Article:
Not many have heard of Thomas Carlyle – I certainly hadn’t before embarking on my research into the Victorian period – but he was much admired by Charles Dickens, William Morris and many other well-known personalities of the era. He also founded the London Library which still boasts many a famous literary member today.
Thomas and his wife Jane moved to London from Scotland in the summer of 1834. They paid £35 a year for 5 Cheyne Row (now number 24) – and this never increased in the 47 years that he lived in the house! After Carlyle’s death in 1881 a commemorative plaque marked his tenure, but the house became neglected until the visit of one of Carlyle’s devotees, George Lumsden, in 1894. The dire state of the house inspired him to campaign for funds to buy it and he managed to acquire the property in May 1895. Many of the original contents were returned on loan or gifted to the Carlyle House Memorial Trust and the house opened to the public that July. It’s now owned by the National Trust.
When the Carlyles first moved to Chelsea it was not seen as a fashionable area but it was popular in literary and artistic circles. Mrs Gaskell was born at 93 Cheyne Walk in 1810 and George Eliot lived at number 4. Turner, Whistler and Dante Gabriel Rosetti were other residents of the area. Round the corner is 49 Glebe Place which is the only London building by Scottish architect Charles Rennie Macintosh.
There are several iconic homes of the Victorian period in London (Dickens’s house in Doughty Street and 18 Stafford Terrace, home of the Sambournes for example) but this is unique in that no alterations have been made other than for the upkeep of the property. The only toilet is still the outdoor privy and payment is cash only. All but the two rooms, occupied by the live-in custodian, are restored to their original purpose. To enter the property you have to pull the bell to be let in, just as the Carlyle’s visitors would have done.
On the ground floor are the parlour, at the front of the house, and the back dining room. Throughout the property are peppered cards bearing some of Thomas Carlyle’s quotations as well as information about the room, the furniture, or the famous visitors to the property. Jane was an aspiring writer herself, and was a keen letter writer. Interesting snippets of these are shared, filling in the life of this extraordinary couple. Also from the ground floor is the door to the garden (see below). Thomas grew beans and turnips here although the soil was poor, and liked to spend the early mornings and evenings out here while he smoked his pipe.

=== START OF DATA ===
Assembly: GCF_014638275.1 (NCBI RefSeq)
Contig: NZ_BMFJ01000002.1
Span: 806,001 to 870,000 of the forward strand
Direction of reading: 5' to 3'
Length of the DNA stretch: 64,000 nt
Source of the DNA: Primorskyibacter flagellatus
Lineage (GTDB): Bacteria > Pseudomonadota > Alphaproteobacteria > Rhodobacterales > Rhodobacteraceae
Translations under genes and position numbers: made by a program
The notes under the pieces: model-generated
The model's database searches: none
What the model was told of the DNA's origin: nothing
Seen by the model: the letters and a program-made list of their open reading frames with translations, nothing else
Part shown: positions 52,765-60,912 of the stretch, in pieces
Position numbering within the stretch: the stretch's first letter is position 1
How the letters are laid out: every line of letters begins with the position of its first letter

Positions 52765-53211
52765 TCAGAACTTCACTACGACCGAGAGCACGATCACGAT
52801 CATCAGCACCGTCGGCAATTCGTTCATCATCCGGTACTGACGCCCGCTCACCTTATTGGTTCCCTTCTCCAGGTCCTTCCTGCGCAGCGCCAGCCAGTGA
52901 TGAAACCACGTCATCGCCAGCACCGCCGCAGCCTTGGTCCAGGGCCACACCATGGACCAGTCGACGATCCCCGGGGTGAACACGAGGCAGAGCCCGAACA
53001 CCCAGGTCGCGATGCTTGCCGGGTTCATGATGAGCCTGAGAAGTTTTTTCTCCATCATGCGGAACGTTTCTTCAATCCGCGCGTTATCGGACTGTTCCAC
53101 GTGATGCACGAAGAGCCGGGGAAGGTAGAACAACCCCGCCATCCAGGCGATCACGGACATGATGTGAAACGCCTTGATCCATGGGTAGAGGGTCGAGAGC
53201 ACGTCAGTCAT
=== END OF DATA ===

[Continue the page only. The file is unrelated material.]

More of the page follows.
The first floor is home to the drawing room which was enlarged in 1852, the windows lengthened to create more light for entertaining their guests. I was most jealous of Thomas’s reading chair with its rotating book-rest. He spent much of his last few months reading and dozing here, and it was in this room that he died in February 1881. Next door to this room is Jane’s bedroom and dressing room. She suffered ill health as she grew older, a victim of insomnia, severe headaches, flu and neuralgia, and finally succumbed to illness in 1866. The Carlyles never experienced the luxury of a bathroom, despite advances in plumbing technology during their lives, and relied on the outdoor privy and hipbaths, the hot water being carried up from the kitchen in the basement.
The next floor up being the custodian’s rooms, in the Carlyle’s time Thomas’s bedroom and a guest room, the next port of call is the attic. This Carlyle had soundproofed to form a study where he could work. He couldn’t stand any noise and suffered through his neighbours’ cockerels, the playing of the organ grinders outside, and the noise from revellers, fireworks and music from the nearby Cremorne Gardens. Despite his efforts, the room kept out the original noises but instead let in the new irritant of train whistles and boat horns from the river. This room is very close to the original layout and is full of books, pictures as well as being home to Carlyle’s writing desk.
Back down the stairs, past the garden and into the basement is found the kitchen. The Carlyle’s only kept one servant to clean the entire house, cook and carry water up to the bedrooms. For a long time the poor woman also had to sleep in the kitchen on a fold-up bed. Since Thomas liked to end his evening with a smoke in the kitchen she had to wait up until he had gone to bed before she could turn in for the night. In addition to these already less than ideal circumstances Jane was a picky employer, finding fault continuously. In the 32 years she lived here she made her way through 34 servants!
Visiting Carlyle’s house is truly like stepping back in time. Authentic, informative and an intriguing look at how this couple really lived in Victorian England.
Carlyle’s House, 24 Cheyne Row, London SW3 5HL. Entry is £6 adults, £3 children (free for National Trust members).
Open Wednesday – Sunday 11.00-16.30. Also Bank Holidays (do check website for up to date info).